You hear it all the time, get healthy, stop eating so much processed food.

Ever thought about it? What exactly IS processed food? What makes it so unhealthy?

What are processed foods?

“Processed foods” is a VERY general term. The International Food Information Council qualifies the processing of food as “any deliberate change in a food that occurs before it’s available for us to eat … as simple as freezing or drying food to preserve nutrients and freshness, or as complex as formulating a frozen meal with the right balance of nutrients and ingredients.”  Simply put, any method used to turn fresh food into food products. These processes include washing, chopping, pasteurising, freezing, fermenting, packaging and cooking. More importantly, it also includes adding ingredients to food to enhance flavour or extend shelf life, a lot of it necessary to bring food to your table, make what you eat healthier & safer, some of it more for the aesthetic appeal and flavour.

“Wait, what? That’s just about everything I eat!” We hear you say.

That’s true. The act of seasoning, marinating and cooking is already processing food. There aren’t many truly unprocessed food that we consume.


How processed is it?

Now that we know what Processed Food is, the logical question next time you’re ordering groceries is ‘how processed it is’ and “how is it processed?”

Very generally, the less processed the better. Read the ingredients; the fewer total and the more you recognize, the better, hard-to-pronounce ingredients are often chemical fillers, sweeteners, colorants, nitrates, antibiotics and other preservatives.


When is Processed Food bad for me?

A lot of negative impact comes when food is processed to improve flavour, shelf life and aesthetics. The main concern is the reduction with the food’s nutritional value or adds things, like sodium and sugar.

Refined grains. Processed foods may contain refined grains, such as white flour. Milling whole grains removes the bran (which contains most of the fibre) and the germ (which contains protein, fat, vitamins, and minerals). Adding nutrients back after processing is called fortification It may not restore the original nutritional profile. These products are often processed with empty calories, for example for fried chicken wings. The oil and flour crates a batter, that increases the calories but has no nutrients.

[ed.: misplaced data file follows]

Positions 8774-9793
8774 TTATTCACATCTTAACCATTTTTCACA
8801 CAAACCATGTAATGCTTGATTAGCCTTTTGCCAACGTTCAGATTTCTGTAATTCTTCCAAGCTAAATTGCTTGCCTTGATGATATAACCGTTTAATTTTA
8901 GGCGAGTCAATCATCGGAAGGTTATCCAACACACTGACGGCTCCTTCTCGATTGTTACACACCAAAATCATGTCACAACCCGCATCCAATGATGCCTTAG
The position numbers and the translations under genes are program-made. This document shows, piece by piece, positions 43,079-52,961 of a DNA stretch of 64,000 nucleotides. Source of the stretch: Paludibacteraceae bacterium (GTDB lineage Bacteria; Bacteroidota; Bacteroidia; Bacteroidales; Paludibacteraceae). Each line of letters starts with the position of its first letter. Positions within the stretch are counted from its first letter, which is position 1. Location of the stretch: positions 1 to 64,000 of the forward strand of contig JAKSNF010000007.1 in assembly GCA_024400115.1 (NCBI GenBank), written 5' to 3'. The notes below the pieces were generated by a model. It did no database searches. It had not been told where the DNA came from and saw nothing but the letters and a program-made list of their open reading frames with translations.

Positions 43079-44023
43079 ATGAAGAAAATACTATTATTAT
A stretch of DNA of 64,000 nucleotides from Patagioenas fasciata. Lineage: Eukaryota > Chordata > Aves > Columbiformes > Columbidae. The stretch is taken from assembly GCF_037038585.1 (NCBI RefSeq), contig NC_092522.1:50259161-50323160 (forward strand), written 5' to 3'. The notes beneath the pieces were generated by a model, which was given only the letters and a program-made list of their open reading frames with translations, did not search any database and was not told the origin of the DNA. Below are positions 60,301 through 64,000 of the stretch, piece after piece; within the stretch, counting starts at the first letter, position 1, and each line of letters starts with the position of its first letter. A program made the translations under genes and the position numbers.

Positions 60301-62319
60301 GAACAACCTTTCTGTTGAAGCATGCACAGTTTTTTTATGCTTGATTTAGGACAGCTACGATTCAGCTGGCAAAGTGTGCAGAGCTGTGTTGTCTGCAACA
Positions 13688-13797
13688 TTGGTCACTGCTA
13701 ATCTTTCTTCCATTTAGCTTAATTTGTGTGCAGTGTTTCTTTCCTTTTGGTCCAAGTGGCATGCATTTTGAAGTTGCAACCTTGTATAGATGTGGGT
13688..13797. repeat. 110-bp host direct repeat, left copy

Added sugar. Caloric sweeteners, like table sugar and high-fructose corn syrup, are refined carbohydrates. These are considered unhealthy if they take up too much of your diet. Many processed foods contain added sugar.

Sodium. Processed foods from the supermarket often contain a lot of added sodium. At the top of the list are canned soups, breads, frozen foods, and processed meats. Consuming an excessive amount of sodium has been linked to high blood pressure, heart attack, and stroke, although it remains controversial what a healthy daily intake of sodium is.

Trans fats. Some processed foods contain trans fats, which in any amount are associated with higher risk for clogged arteries. These substances form when oils are chemically altered to make them stiffer at room temperature. You are most likely to find trans fats in crackers, cookies, frozen pizza, and baked goods like pastries, pies, and donuts. The “nutrition facts” label on packaged foods lists trans-fat levels.

Most store-bought bacon, hot dogs and pre-packaged deli meats are also highly processed and loaded with nitrates to stop the growth of bacteria.

In general you could also call all of the above Ultra Processed Foods. Unfortunately they are often calorie heavy, cheaper, tastier and more convenient to purchase. They are also digested faster by the body, making you hungrier sooner. Examples would be chips, donuts, burgers.


When is Processed Food good for me?

Processed food can help you eat more nutrient-dense foods. Milk and juices sometimes are fortified with calcium and vitamin D, and breakfast cereals may have added fiber. Canned fruit (packed in water or its own juice) is a good option when fresh fruit is not available. Some minimally processed food such as pre-cut vegetables and pre-washed, bagged spinach are quality convenience foods for busy people.

How to Choose?

The world today makes it impossible to not consume some sort of processed food.

However, we can always choose to limit the negative impacts from unhealthy Processed Foods:

  1. Look for food that are processed as little as possible
  2. Prepare from fresh ingredients if you can, when you can
  3. Try to stay clear of things that have a super long shelf life
  4. Eat natural as much as possible
  5. Avoid pre-packaged meals like frozen pizzas
  6. Avoid processed meat like ham, salami, bacon, pre-packaged sausages

Leave us a comment to let us know how we’re doing to help you on your journey.


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